Resin takes new shape in one local glasser’s hands
In surfing lexicon, the phrase “give a wave” is used on a rare occasion by nostalgic and well-intentioned old-timers who have reached a point of Zen-like surf satisfaction in their lives. Cynics may scoff: that just translates into “give me a wave.” But the more enlightened among us recognize the karmic value in letting the odd peak slide under their longboard to a stoked grom on the inside with an encouraging “Go!”
And while the act of giving a wave is ephemeral, one local surfboard glasser has found a unique way of making a more lasting statement.
Santa Cruz’s Vince Broglio has been laminating surfboards since the ’80s, having worked for both Bob Pearson and Doug Haut before going into business for himself in 1991. Broglio Glassworks is a thriving operation serving Northern Californian shapers, as quality craftsmanship remains in-demand even through the current economic tsunami. Yet, like many others in the surf industry, one hurdle Broglio didn’t anticipate was Gordon “Grubby” Clark pulling the plug on mass surfboard blank production in late 2005. Once his backlog of the shaped foam cores was glassed up, Broglio found that Glassworks faced its first real lull as shapers scrambled to find quality blanks and reroute their supply lines.
At the time, Broglio’s clients noticed that the multi-colored resin in his drip pans “looked like art.” A cartoonish light bulb went off inside his head: Why not cut out and transform pieces into permanently standing waves? His vision, combined with his years spent closely studying waves (from inside and out), transformed the resin waste into translucent works of art. It’s really a cliché, he says, but the hardened resin really “talks to him.”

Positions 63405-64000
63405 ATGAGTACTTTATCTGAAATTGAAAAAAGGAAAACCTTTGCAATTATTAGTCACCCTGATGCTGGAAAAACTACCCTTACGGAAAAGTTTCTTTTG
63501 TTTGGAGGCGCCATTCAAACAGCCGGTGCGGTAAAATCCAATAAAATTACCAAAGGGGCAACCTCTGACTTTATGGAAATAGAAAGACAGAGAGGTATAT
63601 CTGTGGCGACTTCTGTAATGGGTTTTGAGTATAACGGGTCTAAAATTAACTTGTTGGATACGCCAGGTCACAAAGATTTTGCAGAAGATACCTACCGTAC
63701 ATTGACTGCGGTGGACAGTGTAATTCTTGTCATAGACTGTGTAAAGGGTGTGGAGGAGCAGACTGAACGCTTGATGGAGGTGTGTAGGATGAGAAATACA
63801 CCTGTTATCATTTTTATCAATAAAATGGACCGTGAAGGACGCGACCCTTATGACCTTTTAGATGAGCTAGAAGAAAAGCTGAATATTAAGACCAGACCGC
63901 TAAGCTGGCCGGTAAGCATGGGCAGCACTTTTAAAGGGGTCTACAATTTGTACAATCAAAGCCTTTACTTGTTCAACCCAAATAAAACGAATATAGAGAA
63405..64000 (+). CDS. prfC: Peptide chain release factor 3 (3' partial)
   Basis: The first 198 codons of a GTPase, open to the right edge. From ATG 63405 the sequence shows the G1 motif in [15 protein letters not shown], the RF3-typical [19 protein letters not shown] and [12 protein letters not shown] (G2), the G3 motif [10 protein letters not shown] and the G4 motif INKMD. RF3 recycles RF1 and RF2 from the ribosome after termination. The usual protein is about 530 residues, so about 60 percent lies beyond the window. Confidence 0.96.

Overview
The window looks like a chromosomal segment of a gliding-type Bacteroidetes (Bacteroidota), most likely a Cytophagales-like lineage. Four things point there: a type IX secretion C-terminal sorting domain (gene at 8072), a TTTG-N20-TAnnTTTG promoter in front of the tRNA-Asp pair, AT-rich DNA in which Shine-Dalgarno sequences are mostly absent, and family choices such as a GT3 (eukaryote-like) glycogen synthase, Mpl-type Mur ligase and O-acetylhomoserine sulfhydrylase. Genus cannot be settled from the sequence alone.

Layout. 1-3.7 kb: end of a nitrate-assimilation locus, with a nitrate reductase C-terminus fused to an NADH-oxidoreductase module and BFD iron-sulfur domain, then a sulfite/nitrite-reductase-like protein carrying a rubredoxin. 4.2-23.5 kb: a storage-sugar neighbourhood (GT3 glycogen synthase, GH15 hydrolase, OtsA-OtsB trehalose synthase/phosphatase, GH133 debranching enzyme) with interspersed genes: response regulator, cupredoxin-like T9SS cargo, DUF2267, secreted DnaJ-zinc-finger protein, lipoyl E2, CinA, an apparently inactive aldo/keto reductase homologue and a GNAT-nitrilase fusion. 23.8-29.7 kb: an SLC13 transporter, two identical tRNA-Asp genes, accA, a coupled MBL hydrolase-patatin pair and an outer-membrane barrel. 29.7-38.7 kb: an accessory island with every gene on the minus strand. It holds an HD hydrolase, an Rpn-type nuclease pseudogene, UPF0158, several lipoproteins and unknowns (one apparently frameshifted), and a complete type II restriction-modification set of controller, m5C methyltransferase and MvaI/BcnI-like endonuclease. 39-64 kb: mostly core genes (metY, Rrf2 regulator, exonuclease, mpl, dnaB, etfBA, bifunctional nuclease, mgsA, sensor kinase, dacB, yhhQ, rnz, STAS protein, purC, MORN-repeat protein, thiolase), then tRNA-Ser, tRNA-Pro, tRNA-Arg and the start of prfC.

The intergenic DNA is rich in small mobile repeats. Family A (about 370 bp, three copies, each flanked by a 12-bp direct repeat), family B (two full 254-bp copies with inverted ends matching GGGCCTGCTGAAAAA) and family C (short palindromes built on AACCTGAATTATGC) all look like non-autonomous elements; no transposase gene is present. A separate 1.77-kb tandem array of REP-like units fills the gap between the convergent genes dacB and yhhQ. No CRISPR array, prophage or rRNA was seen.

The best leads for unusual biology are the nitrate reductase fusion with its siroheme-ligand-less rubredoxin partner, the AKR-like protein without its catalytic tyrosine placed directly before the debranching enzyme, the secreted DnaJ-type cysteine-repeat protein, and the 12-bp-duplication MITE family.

These days, after chunks of resin are cut out from the long drip trays that collect excess resin below the board stands, he stores them at his ranch and waits for the shapes to reveal themselves. Then he liberates them after several hours of inspired effort with his 5,000 r.p.m grinder, sandblasters and Dremel drills, and hand-sands the tight curves.
Broglio says that while he’s working in “the same medium as glassing boards, the experience is completely different, way more creative and imaginative.” Thriving with this new creative outlet, he acknowledges that “glassing boards is repetitive, but with grinding out unique resin waves you can go as far as your imagination will take you.”
In tapping this source of inspiration, Broglio has been lauded by such surf art luminaries as Kevin Ancell, who said frankly that he should tell his shapers to go “get a new glasser” and just pursue the art.
In a way, Broglio’s art captures nature’s purity in kaleidoscopic colors, be it a slice of a shorebreak or a segment of a Teahupo’o-like slab. They are pieces of wonder that betray the fact that Broglio is actually, ironically, color blind; upright backwashes spray their blue-green geysers skyward, and impossibly vertical A-frames cause one to mind-surf—just wondering for a moment if that one’s makeable. The crisp blue of a sunrise, calm turquoise hue of a protected cove, iridescent shimmer of a wet kelp leaf—all are amplified with renewed electricity in Broglio’s recycled waves.
Is that not the essence of good art, to draw you into that picture, landscape, scene or sculpture—and involve you, if only for a moment? Surfers spend hours, days and years doing just that with the kinesthetic version, and even non-surfers can appreciate the message of the fleeting generosity of Mother Nature frozen in this resin art. Perhaps we should follow her lead and occasionally “give a wave” too.
Vince Broglio’s colorful works of resin wave art can be found in local galleries, including Many Hands Gallery in Capitola, and mysoiree.net. Broglio will also be taking part in Open Studios this fall on October 3,4,17 and 18.
Photo Credit: Kelly Vaillencourt